didomi (greek) – Strong’s 1325

didomi (verb) – give

From Strong’s Lexicon

  1. to give
  2. to give something to someone
    1. of one’s own accord to give one something, to his advantage
      1. to bestow a gift
    2. to grant, give to one asking, let have
    3. to supply, furnish, necessary things
    4. to give over, deliver
      1. to reach out, extend, present
      2. of a writing
      3. to give over to one’s care, intrust, commit
        1. something to be administered
        2. to give or commit to some one something to be religiously observed
    5. to give what is due or obligatory, to pay: wages or reward
    6. to furnish, endue
  3. to give
    1. to cause, profuse, give forth from one’s self
      1. to give, hand out lots
    2. to appoint to an office
    3. to cause to come forth, i.e. as the sea, death and Hell are said to give up the dead who have been engulfed or received by them
    4. to give one to someone as his own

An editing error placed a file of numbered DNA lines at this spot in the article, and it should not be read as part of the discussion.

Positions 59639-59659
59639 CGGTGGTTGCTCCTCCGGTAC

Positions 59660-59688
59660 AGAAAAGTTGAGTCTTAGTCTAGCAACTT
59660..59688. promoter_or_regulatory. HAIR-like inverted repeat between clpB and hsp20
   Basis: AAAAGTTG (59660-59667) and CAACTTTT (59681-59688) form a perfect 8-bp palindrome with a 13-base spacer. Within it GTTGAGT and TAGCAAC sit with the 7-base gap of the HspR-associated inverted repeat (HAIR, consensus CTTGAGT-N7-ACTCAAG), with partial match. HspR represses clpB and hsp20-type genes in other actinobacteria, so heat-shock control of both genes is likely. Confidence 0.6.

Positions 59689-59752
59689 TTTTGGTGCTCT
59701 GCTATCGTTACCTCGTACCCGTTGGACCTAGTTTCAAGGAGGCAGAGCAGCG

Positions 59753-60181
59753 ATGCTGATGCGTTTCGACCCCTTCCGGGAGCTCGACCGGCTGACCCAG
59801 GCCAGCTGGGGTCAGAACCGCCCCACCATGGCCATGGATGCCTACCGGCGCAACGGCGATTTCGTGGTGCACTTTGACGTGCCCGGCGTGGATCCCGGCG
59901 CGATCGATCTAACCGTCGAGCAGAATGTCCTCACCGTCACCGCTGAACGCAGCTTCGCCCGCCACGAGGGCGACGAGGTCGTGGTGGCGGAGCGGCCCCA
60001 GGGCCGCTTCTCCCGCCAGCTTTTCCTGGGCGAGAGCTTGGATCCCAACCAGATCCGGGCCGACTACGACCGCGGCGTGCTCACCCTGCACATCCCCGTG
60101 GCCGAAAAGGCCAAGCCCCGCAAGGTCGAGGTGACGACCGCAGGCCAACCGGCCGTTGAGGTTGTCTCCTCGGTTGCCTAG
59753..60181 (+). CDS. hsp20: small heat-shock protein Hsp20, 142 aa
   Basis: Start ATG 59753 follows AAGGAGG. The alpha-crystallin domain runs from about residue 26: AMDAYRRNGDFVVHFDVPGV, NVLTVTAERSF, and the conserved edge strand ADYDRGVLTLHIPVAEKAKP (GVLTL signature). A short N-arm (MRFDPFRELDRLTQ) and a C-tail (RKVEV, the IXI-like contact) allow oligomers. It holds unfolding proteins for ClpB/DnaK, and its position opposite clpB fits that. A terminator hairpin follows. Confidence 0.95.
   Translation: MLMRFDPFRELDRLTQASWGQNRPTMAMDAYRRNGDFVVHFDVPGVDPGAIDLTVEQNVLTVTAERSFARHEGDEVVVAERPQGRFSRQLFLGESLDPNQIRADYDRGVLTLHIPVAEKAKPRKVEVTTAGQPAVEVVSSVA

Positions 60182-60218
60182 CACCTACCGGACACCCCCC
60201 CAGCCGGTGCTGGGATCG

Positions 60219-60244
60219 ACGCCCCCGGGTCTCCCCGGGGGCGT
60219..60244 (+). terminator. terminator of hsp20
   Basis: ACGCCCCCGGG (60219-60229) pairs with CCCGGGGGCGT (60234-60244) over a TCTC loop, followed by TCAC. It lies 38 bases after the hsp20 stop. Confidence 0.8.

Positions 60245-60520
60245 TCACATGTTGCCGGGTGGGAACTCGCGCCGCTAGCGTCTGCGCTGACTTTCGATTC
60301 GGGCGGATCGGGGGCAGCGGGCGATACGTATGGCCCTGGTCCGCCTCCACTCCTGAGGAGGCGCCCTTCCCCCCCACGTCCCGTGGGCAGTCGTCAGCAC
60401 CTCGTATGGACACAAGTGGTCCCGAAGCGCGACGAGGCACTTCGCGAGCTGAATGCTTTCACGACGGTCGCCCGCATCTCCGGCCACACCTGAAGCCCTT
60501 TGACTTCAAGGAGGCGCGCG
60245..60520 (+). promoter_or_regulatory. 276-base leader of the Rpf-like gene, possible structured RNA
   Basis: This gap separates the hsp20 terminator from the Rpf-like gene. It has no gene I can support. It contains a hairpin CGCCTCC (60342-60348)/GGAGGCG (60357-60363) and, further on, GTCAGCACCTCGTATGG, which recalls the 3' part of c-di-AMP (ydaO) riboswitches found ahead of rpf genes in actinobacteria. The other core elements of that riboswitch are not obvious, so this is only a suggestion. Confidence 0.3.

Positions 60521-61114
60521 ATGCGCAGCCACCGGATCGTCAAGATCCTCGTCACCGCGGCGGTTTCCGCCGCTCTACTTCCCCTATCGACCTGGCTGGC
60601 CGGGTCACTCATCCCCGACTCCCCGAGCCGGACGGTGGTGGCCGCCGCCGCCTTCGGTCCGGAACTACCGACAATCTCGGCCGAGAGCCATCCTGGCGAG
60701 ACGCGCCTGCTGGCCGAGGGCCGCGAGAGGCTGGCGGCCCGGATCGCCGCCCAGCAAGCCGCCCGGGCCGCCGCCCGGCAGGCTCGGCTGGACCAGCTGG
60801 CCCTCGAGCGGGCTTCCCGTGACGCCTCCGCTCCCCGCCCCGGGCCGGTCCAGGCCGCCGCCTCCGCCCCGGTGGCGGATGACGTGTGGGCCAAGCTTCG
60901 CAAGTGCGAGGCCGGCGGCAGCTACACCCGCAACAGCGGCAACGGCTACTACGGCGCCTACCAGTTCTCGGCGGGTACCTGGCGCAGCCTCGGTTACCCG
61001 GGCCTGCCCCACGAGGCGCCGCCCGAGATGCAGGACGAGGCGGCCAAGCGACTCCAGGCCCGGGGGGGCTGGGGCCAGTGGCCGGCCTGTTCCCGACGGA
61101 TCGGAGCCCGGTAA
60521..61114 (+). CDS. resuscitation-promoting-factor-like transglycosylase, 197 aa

1. as an object of his saving care
      2. to give one to someone, to follow him as a leader and master
      3. to give one to someone to care for his interests
      4. to give one to someone to whom he already belonged, to return
  4. to grant or permit one
    1. to commission

Strong, J. (2001). Enhanced Strong’s Lexicon. Bellingham, WA: Logos Bible Software.

From Theological Dictionary of the New Testament

In accordance with the significance and the realistic character of the thought of love in the NT, i.e., as a gift and not merely a disposition (Jm. 2:16; 1 Jn. 3:17), the word δίδωμι is of frequent occurrence. Particular attention should be paid to its use in John’s Gospel. Jesus is what He is by God’s gift. Objects of God’s giving are the works of Jesus (5:36), His disciples (6:37, 39 etc.), the name of God (17:11), everything (3:35). Jesus’ act of love in His death is described as δοῦναι τὴν ψυχήν (Mk. 10:45; cf. Mt. 20:28), ἑαυτόν (Gl. 1:4; 1 Tm. 2:6; Tt. 2:14), τὸ σῶμα (Lk. 22:19). This expression is traditional for the death of martyrs among the Jews and soldiers among the Greeks.

Vol. 2: Theological dictionary of the New Testament. 1964- (G. Kittel, G. W. Bromiley & G. Friedrich, Ed.) (electronic ed.) (166). Grand Rapids, MI: Eerdmans.

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